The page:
But wouldn't this turn things into a franchise? As I mentioned France is constantly accused of stealing players away with the temptations of large paychecks... Now if the French decide they'd like to offer McCaw Jnr, Carter Jnr, Matfield Jnr, Lomu Jnr, (you get my point, 1-15) a large pay check, then provided those players fulfil a 3 year stint in the country etc then France could field an entire team of "non French" players, effectively a World XV and turn the whole thing into a "who can pay more" type of thing.. (Sorry France, I only pick on you because I am aware of a number of players which have played in France due to the climate, the paycheck, the way of life etc)... I don't have a problem so much with players being bought or brought over for clubs, but I think when they then venture into the international side it's wrong. I think it is important to see home grown players and develop and hand down their skills to other home grown players and so the NATION on a whole gets better. Stick all the current All Blacks in Namibian jersey's and tell me that Namibia's rugby has improved greatly....

    Reply
  •  katman
    katman

    When you're a forward and you've outsprinted the entire backline for 80m, you're allowed a little hug, even two.

    Reply
  •  connachtman
    connachtman

    I think the celebration is due to Stander being new to the team, but I agree I also hate the bromance celebrations, and don't get me started on the Chris Ashton Superman dives.

    Reply
  •  bokskick
    bokskick

    Munster1923, you're missing my point. I never said being born in one country should stop you playing for another. What I said was that out and out recruiting for the purposes of bolstering your national team is the issue and needs to be stopped. Of this wonderful list that you have compiled not a SINGLE one of those players was lured with a package to ultimately drive them to wear an SA jersey. Not even Beast Mtawarira. Beast endured a 35 hours bus journey from Bulawayo to Durban to try out for the Sharks and after making a name for himself was called up. Do you see the difference? I fear not. As for the rest of the list, you must understand that the geopolitics of SA and the region skews things. The movement of the people between Zimbabwe/Rhodesia, Namibia, and SA is quite free and often families straddle these countries. As for all of the UK-born folks in that list they moved to he colonies for work, they were not lured to play rugby... Nick Mallett's father for example move him to Rhodesia 6 weeks after birth. Again, it's important that you see the difference. As for Christian Stewart - who I have met and talked to about this very topic - he moved to SA as a child and learned the game and did his schooling there. Incidentally he is a dual international. In a comment above you scoffed at me for suggesting that that each six nations team had at least one South African-developed player in their ranks recently. You may be right but off the top of my head: Italy: Tobi Botes England: Brad Barritt Mouritz Botha Scotland: Dave Denton and a couple guys in the sevens outfit. France: Brian Liebenberg Ireland: Richardt Strauss I'm not going to bother with a more comprehensive list...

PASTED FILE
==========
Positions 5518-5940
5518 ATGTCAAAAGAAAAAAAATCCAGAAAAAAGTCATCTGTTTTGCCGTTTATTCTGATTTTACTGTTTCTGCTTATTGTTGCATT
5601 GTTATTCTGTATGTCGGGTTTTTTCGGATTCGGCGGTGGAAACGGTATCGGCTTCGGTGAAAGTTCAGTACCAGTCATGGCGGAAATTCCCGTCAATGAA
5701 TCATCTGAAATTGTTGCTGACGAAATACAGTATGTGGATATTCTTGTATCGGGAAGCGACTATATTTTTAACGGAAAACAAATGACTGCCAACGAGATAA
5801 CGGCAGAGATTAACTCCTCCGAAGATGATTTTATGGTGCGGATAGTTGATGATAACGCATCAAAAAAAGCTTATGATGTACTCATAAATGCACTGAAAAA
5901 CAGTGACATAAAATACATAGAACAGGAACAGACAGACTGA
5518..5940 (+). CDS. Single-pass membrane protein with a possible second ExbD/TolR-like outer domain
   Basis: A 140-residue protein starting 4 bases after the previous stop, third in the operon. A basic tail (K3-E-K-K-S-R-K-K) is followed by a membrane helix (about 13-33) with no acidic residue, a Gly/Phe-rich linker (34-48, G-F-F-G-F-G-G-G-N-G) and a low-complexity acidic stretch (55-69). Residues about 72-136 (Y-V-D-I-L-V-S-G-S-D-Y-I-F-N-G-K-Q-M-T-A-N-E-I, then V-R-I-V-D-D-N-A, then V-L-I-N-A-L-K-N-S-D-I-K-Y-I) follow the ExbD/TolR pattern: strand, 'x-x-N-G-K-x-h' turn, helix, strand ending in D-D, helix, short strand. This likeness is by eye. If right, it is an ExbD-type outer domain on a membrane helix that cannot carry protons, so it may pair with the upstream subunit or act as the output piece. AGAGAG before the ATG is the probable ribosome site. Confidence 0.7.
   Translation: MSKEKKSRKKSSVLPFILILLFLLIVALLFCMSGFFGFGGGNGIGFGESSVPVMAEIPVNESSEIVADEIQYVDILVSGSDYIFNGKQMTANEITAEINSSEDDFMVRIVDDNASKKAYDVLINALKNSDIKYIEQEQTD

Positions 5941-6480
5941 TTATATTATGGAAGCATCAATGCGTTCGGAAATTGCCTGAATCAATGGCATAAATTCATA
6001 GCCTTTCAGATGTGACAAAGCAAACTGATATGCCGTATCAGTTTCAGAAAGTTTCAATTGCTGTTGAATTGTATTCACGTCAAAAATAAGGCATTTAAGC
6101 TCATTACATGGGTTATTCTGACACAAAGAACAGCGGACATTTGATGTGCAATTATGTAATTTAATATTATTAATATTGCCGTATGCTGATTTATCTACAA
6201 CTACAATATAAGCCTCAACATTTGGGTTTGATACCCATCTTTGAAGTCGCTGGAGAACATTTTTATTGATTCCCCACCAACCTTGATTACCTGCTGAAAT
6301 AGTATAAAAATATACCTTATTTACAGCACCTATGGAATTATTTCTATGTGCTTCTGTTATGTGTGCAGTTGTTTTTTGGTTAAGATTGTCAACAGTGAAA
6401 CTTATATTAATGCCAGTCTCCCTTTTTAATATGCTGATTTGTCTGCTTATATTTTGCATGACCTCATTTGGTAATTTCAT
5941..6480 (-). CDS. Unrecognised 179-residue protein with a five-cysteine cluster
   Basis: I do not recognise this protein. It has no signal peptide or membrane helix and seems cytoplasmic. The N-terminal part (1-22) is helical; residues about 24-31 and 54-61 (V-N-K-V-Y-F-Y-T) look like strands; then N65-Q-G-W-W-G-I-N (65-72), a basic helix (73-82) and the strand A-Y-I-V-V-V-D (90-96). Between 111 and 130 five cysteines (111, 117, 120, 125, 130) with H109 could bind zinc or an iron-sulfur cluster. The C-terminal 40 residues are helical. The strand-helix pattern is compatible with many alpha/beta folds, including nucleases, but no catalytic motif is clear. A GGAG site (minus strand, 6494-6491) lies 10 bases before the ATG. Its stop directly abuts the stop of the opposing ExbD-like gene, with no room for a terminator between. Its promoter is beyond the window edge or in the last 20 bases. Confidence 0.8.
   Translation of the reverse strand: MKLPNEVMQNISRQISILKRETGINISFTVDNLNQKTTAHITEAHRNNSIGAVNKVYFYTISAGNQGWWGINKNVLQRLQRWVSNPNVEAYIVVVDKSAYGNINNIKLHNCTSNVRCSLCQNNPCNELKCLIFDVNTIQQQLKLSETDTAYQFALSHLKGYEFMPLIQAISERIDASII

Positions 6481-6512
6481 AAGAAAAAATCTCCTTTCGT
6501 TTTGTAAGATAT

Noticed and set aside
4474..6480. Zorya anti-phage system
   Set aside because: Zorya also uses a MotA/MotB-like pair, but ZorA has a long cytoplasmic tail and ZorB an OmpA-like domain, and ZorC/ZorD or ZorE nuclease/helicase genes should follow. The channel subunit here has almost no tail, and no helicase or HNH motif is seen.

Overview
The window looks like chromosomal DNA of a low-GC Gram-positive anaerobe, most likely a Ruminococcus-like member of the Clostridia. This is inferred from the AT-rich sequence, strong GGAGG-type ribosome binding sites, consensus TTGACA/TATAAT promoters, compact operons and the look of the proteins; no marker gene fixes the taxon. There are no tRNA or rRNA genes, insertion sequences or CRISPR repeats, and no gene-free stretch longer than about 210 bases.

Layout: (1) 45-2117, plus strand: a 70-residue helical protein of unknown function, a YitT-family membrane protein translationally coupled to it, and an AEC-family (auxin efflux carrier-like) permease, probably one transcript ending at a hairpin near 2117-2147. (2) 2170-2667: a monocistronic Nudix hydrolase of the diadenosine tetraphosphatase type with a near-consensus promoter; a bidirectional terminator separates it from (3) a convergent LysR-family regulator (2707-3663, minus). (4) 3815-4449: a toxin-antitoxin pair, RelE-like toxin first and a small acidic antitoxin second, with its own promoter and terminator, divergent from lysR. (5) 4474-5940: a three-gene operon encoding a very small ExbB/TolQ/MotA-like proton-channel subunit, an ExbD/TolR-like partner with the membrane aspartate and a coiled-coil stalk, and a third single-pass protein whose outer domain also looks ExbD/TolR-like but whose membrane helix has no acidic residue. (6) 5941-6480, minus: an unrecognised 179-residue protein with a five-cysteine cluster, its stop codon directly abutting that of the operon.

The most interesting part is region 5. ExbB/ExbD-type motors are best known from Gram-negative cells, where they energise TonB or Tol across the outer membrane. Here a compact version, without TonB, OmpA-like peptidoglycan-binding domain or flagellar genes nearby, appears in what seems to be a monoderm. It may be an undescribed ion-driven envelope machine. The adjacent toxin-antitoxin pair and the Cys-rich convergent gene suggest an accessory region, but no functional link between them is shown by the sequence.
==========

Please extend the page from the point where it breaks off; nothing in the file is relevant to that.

Reply

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  • Apologies. It was his Dad who lived in Scotland. My mistake. We'll still take him though. Could do with a decent fly-half! Interesting family history though. He's related to the Broons fae Troon (Gordon and Peter Brown).

    Reply
  •  foxtrot
    foxtrot

    Umm no he wasn't born in Scotland, he was born and raised in Durban. Get your facts straight.

    Reply
  •  benny
    benny

    I hear what you're saying, Beast had no chance to play pro rugby for Zim but on the flip side, guys like Strauss or Waldrom both knew that they had almost no chance of playing for their national teams either. Must be frustrating for those two in particular knowing that not only aren't they best in the country but not even in their own families. I don't blame them for wanting to play rugby at the highest level and can't blame the countries for picking them. But Stander, Rathbone, this is a problem that can be very easily solved by increasingly qualification to 5 or 6 years. A 15 year old immigrant can play at 20 or 21, a 20yo can play at 25/26. Not ideal, but seems fair. I am against what RSA was talking about doing though, making <20 teams the national A side to prevent those guys moving offshore. Guys like Harris and Maitland had no chance to play for NZ so let them go elsewhere if they qualify. You can't have 20-30 new ABs each year so why lock in 20-30 annually based on decisions they make as teens